Here's a thread that incorrectly started on the security list, but really is
more about functionality. Looking for comments:
The function is_absolute_path() is incorrect on Windows. As it's implemented,
it considers the following to be an absolute path:
* Anything that starts with /
* Anything that starst with \
* Anything alphanumerical, followed by a colon, followed by either / or \
Everything else is treated as relative.
However, it misses the case with for example E:foo, which is a perfectly
valid path on windows. Which isn't absolute *or* relative - it's relative
to the current directory on the E: drive. Which will be the same as the
current directory for the process *if* the process current directory is
on drive E:. In other cases, it's a different directory.
This function is used in the genfile.c functions to read and list files
by admin tools like pgadmin - to make sure we can only open files that are
in our own data directory - by making sure they're either relative, or they're
absolute but rooted in our own data directory. (It rejects anything with ".."
in it already).
The latest step in that thread is this comment from Tom:
> Yeah. I think the fundamental problem is that this code assumes there
> are two kinds of paths: absolute and relative to CWD. But on Windows
> there's really a third kind, relative with a drive letter. I believe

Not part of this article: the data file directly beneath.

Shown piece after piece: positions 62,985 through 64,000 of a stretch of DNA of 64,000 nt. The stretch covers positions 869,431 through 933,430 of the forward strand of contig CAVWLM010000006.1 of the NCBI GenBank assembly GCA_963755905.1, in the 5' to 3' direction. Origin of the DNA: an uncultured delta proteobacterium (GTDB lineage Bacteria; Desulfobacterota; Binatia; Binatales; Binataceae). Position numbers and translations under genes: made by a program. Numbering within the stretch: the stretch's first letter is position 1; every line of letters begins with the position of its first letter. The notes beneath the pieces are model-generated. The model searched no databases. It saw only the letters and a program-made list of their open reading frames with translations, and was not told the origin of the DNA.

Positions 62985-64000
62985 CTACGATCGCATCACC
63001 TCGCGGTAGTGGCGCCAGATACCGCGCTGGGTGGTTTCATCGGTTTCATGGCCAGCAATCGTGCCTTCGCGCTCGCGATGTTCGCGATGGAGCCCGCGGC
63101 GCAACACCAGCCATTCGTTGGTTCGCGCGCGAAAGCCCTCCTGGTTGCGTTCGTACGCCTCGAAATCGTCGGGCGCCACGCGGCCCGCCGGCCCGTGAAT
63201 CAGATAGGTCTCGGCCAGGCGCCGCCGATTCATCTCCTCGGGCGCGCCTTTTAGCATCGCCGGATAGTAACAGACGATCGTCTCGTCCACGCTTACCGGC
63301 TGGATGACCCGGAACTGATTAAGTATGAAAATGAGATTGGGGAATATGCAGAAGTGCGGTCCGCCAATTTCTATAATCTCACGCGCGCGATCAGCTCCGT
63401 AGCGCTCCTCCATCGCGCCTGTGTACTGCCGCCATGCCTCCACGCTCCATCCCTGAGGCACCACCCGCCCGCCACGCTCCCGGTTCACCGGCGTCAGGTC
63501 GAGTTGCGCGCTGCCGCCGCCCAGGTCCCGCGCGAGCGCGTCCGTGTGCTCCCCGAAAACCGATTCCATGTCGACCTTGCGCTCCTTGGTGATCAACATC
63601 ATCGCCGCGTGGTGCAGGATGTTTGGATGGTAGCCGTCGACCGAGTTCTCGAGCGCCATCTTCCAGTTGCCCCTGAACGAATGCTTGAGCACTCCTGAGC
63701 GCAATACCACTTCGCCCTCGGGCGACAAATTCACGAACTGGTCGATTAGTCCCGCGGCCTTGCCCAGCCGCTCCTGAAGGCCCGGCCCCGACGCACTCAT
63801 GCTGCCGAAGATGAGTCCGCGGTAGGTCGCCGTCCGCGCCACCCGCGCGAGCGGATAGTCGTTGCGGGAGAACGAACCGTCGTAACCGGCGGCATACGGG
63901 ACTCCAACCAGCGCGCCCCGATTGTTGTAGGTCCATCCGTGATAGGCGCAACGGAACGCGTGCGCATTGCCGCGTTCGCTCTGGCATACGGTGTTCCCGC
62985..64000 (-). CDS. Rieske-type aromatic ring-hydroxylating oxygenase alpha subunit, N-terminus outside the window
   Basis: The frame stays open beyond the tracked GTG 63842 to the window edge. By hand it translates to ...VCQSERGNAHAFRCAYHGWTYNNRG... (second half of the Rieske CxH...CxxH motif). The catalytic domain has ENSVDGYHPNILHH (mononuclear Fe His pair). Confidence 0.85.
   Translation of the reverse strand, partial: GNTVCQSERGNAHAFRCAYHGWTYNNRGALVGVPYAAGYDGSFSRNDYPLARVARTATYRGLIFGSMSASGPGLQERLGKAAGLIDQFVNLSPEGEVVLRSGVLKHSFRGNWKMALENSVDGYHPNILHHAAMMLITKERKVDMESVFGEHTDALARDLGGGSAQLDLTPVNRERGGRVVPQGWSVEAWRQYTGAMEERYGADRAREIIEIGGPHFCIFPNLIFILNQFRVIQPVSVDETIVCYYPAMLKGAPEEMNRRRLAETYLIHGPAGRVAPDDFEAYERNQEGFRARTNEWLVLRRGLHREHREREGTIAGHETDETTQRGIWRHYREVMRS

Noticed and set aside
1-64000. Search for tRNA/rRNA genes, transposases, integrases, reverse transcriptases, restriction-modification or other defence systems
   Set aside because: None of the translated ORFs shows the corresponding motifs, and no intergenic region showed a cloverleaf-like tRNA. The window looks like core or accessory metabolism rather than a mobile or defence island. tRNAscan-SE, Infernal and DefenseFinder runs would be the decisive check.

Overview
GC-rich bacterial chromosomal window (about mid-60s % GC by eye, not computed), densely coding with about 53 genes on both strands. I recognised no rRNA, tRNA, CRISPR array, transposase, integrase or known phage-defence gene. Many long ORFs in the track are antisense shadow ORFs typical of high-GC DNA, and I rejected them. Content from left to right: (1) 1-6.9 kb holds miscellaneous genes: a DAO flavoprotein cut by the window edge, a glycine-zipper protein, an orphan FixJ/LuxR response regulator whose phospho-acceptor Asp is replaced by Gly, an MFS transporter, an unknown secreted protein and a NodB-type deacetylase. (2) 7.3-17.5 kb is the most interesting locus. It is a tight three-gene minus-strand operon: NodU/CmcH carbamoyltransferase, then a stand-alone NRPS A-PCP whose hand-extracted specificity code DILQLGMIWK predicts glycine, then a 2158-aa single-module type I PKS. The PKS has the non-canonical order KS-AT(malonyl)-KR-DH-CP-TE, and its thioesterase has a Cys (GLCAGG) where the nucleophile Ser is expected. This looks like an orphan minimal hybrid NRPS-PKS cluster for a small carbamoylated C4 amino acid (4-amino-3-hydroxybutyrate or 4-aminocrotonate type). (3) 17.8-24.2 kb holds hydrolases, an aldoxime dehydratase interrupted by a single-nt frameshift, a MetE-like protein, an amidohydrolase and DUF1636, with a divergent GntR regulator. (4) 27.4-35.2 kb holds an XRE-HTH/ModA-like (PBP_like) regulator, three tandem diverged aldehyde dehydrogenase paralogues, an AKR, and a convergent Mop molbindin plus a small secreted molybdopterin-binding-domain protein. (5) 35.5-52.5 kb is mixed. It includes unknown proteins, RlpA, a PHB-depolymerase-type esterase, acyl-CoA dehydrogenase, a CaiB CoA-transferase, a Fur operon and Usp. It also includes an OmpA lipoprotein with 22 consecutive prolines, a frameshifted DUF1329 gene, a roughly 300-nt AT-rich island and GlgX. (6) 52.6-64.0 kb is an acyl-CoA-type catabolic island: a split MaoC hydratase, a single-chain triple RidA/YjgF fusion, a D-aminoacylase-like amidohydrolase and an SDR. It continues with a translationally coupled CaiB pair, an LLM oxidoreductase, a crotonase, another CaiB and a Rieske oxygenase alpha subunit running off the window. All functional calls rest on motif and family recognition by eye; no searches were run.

> that is_absolute_path is correct on its own terms, namely to identify a
> fully specified path. If we change it to allow cases that aren't really
> fully specified we will break other uses, such as in make_absolute_path.
> I'm inclined to propose adding an additional path test operator, along
> the lines of "has_drive_specifier(path)" (always false on non-Windows),
> and use that where needed to reject relative-with-drive-letter paths.
I think I agree with this point, but we all agreed that we should throw
the question out for the wider audience on -hackers for more comments.
So - comments?
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|Next:||From: Kevin Grittner||Date: 2010-04-09 14:02:32|
|Subject: Re: is_absolute_path incorrect on Windows|
|Previous:||From: Rusty Conover||Date: 2010-04-09 13:13:38|
|Subject: BUG #5412: Crash in production SIGSEGV, equalTupleDescs (tupdesc1=0x7f7f7f7f, tupdesc2=0x966508c4) at tupdesc.c|